Given this week’s weather, it is indeed beginning to look a lot like Christmas and, judging from the response to local fundraising efforts, it seems Woolwich residents are getting into the spirit of the season.
For many of us, Christmas is a collection of childhood memories augmented with idyllic pictures of Victorian scenes or images straight out of a Norman Rockwell painting. Or perhaps the vision runs to the mood evoked by such classics as It’s a Wonderful Life, Miracle on 34th Street or A Christmas Carol.
For those so blessed, Christmas was and is a carefree time.
This is not the case for everyone in our community. For some, the season means extra hardship as an already bare cupboard suddenly seems particularly barren. Then there’s the stress of dealing with the disappointed looks in their children’s eyes.
This harsh reality does not jibe with our sense of what Christmas should be. Fortunately, it’s relatively easy to do something to change reality in our little corner of the world. While response to local drives has been good, it’s not too late to make a difference by dropping off a toy or clothing item at, making a contribution to the food bank or sponsoring a child on the Tree of Angels, one of the projects of the Salvation Army.
That organization is one of the most iconic symbols of holiday giving, noted for its kettle campaign that raises millions to fund services to some 1.8 million Canadians each year.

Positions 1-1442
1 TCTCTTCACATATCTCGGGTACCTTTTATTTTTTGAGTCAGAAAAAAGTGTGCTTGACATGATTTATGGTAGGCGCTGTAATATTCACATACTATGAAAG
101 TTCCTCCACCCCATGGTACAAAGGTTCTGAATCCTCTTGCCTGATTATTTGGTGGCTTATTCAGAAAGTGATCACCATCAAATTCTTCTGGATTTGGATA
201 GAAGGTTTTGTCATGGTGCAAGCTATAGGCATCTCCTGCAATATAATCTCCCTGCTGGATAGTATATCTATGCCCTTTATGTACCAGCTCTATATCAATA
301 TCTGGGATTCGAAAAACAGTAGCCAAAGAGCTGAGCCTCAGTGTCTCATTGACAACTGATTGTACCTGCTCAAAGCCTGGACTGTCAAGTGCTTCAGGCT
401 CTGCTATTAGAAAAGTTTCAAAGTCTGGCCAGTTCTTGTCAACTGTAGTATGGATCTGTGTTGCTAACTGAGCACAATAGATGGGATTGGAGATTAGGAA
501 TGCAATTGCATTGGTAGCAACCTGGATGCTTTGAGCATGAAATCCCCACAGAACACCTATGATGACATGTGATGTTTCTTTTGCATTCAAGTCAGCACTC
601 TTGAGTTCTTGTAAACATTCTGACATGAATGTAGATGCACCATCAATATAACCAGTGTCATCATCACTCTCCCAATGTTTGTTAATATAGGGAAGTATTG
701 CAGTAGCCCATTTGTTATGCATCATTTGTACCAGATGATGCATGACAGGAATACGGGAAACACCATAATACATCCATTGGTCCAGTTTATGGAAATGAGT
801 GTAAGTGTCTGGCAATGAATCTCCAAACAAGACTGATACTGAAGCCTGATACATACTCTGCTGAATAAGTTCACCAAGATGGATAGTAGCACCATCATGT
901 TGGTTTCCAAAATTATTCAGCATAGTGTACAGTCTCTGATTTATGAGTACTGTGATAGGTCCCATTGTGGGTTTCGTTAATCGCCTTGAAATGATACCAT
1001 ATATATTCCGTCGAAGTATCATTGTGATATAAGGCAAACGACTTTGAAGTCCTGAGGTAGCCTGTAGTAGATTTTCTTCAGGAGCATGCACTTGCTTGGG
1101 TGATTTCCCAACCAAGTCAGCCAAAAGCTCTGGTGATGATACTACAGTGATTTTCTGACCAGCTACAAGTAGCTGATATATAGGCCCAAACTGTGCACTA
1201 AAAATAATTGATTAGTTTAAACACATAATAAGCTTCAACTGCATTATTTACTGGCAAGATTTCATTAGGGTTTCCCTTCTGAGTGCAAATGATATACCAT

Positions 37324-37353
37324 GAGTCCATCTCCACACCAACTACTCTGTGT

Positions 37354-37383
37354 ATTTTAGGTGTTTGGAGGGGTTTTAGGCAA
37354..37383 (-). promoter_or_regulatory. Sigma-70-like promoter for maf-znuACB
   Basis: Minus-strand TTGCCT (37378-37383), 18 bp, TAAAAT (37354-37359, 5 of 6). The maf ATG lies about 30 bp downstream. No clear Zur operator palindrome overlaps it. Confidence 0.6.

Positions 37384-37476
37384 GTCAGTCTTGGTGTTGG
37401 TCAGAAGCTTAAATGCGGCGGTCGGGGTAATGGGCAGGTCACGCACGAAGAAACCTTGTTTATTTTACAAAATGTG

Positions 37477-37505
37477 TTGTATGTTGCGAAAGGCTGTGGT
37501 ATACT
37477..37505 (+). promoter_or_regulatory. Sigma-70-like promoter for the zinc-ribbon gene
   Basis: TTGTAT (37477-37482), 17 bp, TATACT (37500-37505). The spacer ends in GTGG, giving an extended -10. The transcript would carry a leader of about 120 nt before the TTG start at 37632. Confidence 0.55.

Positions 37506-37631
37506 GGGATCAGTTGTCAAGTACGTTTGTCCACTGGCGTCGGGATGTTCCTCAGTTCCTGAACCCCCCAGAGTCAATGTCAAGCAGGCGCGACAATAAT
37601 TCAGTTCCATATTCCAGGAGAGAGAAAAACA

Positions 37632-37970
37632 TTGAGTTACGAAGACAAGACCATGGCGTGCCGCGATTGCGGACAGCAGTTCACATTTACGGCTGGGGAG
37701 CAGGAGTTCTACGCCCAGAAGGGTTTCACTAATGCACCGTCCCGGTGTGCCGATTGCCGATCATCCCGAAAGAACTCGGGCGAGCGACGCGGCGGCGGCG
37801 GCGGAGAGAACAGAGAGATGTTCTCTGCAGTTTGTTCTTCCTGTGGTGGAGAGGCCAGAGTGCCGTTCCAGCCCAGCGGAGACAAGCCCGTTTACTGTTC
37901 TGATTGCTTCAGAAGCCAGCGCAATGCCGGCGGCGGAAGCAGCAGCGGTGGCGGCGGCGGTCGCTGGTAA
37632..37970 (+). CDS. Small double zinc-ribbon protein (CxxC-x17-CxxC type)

By Wednesday, a week away from Christmas Day, the group had raised $11.4 million towards its $21-million goal. Though the kettle campaign is national in scope, all money is used in the community in which it was raised to support programs for people in need. Salvation Army services include shelter for the homeless, rehabilitation for those with addiction, food banks and meal programs and other practical support for individuals and families.
Locally, Woolwich Community Services has put together its hampers for those feeling the pinch at Christmas. They include food, toys and clothing donated by individuals, businesses and community groups. The agency plans to make the holidays a little merrier for some 150 to 155 families, up slightly from the 149 served last year.
In addition to collecting for those in need, WCS has also been soliciting donations for its own building project, funding to support its plans for a new home in Elmira. The “Sometimes …” campaign met with strong support from the community, which recognizes the vital role the agency plays in the townships. Woolwich and Wellesley have relatively few of the services available in the region’s cities, with WCS often taking up the slack since 1974.
Through the likes of its information centre, employment services, youth programs, family violence prevention initiatives and the more visible food bank and Christmas hampers – not to mention support for the Kids and I program at the Birdland Plaza in Elmira and the St. Jacobs Family Support Centre, among others – WCS provided services to some 6,000 people last year, or about one-in-six residents of the townships.
With its capital campaign, the agency will be able to move into a larger facility under which WCS can consolidate its services, including its thrift store operation.
Donations to the Christmas goodwill program assist those residents in need of a helping hand this Christmas. Donations to the building campaign help ensure WCS continues to be there for local residents for many more Christmases to come.